“Once we understand our customers’ problems, we’ll have a better idea how to talk to them in such a way that they engage.” Donald Miller, StoryBrand
This lady was adamant. “You never want to be negative in your marketing. You want to keep everything positive.”
I was giving a talk to a group of women entrepreneurs on creating an effective marketing message, and this woman was miffed.
I don’t know where this idea came from that everything in your marketing must remain positive, but it’s costing small businesses a lot of money.
The brain is not wired to start a conversation with a solution. It can’t relate. The brain thinks in problem/solution, problem/solution.
Have you ever heard that saying, misery loves company?
Well, there’s some truth to that when applied to selling to the public. But that certainly doesn’t mean you have a pity party with your prospect.
How to Bond with Your Prospect and Ease Them Toward the Buy Now Button
Humans are made for connection. It’s how we build trust and bond. So why not use the way the brain works to connect with your target audience?
That means we show our prospect that we understand deeply the problem she wants solved. Why is that such a bad thing?
To prove my point, take a look at this copy I found on an alternative medicine website. This woman works with people who have chronic illnesses that have not been alleviated with conventional medicine.
She knows her audience well. This practitioner uses words her patients have no doubt said to her to show her audience she understands what they are going through.
And in the weight loss industry, this woman calls out her audience with every failed thought and strategy people have used to lose weight.
But notice what she did at the end. She teased a solution.
Both examples speak plainly and clearly. Both talk about the “negative.” Both connect deeply to their respective target audiences.
Why? They talked about the prospect’s problem.
As Donald Miller of StoryBrand says, “When you stop talking about people’s problems, they stop listening to your brand.”
If you want to build trust, credibility, and sales, talk about the very reason people came to your site in the first place—to solve a problem!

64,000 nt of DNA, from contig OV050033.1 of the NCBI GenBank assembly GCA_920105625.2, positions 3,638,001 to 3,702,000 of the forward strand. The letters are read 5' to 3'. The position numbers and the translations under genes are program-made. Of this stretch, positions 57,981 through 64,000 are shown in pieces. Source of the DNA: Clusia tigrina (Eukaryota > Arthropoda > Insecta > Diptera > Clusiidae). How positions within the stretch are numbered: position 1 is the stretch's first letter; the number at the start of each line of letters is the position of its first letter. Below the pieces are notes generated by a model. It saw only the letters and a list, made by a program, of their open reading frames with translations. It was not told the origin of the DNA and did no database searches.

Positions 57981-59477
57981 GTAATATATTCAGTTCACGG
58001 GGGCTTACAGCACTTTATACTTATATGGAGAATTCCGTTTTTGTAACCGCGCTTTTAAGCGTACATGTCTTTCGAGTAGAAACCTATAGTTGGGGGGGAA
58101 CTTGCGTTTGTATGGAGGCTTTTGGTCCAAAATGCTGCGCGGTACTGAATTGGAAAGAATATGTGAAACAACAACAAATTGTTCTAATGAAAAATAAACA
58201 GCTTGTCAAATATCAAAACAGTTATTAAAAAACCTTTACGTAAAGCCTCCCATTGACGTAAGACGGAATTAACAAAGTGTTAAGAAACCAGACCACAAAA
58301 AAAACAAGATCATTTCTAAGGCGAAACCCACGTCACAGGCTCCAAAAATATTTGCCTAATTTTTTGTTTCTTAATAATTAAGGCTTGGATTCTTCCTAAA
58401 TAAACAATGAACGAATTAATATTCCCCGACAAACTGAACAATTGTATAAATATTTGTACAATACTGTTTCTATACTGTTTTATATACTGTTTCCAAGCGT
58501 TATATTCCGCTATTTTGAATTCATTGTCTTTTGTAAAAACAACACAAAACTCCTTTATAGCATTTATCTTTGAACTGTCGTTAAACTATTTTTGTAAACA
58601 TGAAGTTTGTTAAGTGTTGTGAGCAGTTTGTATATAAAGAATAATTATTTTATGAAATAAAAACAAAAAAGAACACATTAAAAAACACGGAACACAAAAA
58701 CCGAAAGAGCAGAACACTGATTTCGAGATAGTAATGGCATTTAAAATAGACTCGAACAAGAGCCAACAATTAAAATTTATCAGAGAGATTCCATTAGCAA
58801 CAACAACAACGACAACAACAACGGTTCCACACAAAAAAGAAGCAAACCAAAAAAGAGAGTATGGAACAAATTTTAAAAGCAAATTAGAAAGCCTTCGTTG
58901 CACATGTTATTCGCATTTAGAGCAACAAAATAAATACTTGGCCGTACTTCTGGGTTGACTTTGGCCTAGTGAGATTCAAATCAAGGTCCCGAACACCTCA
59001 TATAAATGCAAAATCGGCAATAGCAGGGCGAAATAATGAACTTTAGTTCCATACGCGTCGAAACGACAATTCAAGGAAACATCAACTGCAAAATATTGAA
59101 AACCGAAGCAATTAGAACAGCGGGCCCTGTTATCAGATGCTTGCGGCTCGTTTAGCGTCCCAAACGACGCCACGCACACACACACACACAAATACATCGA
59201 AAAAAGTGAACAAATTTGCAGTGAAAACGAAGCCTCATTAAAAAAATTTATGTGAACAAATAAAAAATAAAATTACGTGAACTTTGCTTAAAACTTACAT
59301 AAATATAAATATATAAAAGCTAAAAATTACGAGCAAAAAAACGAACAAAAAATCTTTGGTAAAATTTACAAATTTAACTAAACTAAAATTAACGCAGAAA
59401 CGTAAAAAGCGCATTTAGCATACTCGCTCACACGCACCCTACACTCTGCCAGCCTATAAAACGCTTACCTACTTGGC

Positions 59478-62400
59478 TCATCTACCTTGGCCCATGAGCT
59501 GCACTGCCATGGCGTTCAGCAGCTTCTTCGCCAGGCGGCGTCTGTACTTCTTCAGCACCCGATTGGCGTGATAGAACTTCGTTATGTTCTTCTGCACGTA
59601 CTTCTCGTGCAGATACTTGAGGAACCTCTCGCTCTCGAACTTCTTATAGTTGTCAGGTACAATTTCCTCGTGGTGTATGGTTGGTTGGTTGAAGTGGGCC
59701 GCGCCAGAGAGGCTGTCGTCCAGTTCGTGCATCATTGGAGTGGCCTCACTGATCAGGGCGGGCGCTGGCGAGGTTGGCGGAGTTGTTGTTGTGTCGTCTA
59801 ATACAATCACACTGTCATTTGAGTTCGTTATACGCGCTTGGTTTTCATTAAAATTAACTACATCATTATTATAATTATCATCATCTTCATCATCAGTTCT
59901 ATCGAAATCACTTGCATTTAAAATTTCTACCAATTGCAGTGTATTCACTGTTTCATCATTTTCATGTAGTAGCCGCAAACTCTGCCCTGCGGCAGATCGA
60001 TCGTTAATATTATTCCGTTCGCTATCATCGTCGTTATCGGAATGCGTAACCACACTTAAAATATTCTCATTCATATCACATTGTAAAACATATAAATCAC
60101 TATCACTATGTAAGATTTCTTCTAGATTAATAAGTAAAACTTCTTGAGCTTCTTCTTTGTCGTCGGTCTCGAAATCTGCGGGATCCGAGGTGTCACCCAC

The Magic of Turning a Customer's Problem into Selling Points
Instead of being morose about the problem facing their target audiences, both of these small businesses did something extraordinary. They turned pain points into selling points.
And that’s what sets their businesses apart. Addressing pain points speaks volumes about their expertise and their ability to help.
And they haven’t even talked about their credentials yet!
Good Marketing is Not About You. It’s About THEM
Keep the focus OFF of you. It’s not about how long you’ve been in business or that you’re family or veteran-owned.
There’s a place for that information but it is not on your home page.
Keep the focus ON what your business does for your target audience. It’s all about what you do for them! This is not only a cost-effective approach to marketing, but you’ll get better clients, too.
Address Possible Objections to Doing Business with You
When people come to your site, they are really looking for a reason to mark you off their list. That’s why addressing the problem they face is crucial.
But there’s also one more resistance to overcome—reasons why they think they can’t do business with you.
Address them upfront! Is it money? Time? Whatever it is, talk about it and then show them how their investment is just a drop in the bucket compared to the value you bring them.
Then back up that statement with facts and testimonials about your product or service that proves its value.
Show Them What Life Will Look Like
Once you’ve shown your prospect that you understand them and you’ve overcome their objections, now show them what life will look like if they work with you.
Back to our weight loss site. This lady tells her audience about her unique approach to losing weight. (A 5-step process that works with the brain.) And she speaks to what life will look like if they work with her. (They will lose weight and keep it off.) Plus, she’s got a great call to action. It speaks directly to the desire her audience seeks.
And it’s not a lot of copy either. It’s succinct and to the point. Very nice!
Lastly, here’s one from an entertainment academy. (Yes, there is such a thing!) The academy shows entertainment/hospitality businesses what life will look like if they take their courses.
They remind them of the problem they face and then show them how much better their business will be if they work with the academy.
Problem/solution. Engage and sell. So, you tell me. Is being negative a really bad thing? Or is it the path to building connection, trust, and sales? Need some direction to create a message that connects and sells? Take advantage of my complimentary 30-minute marketing strategy session. I guarantee you’ll learn 3 practical ways you can ramp up your marketing message and implement on your own.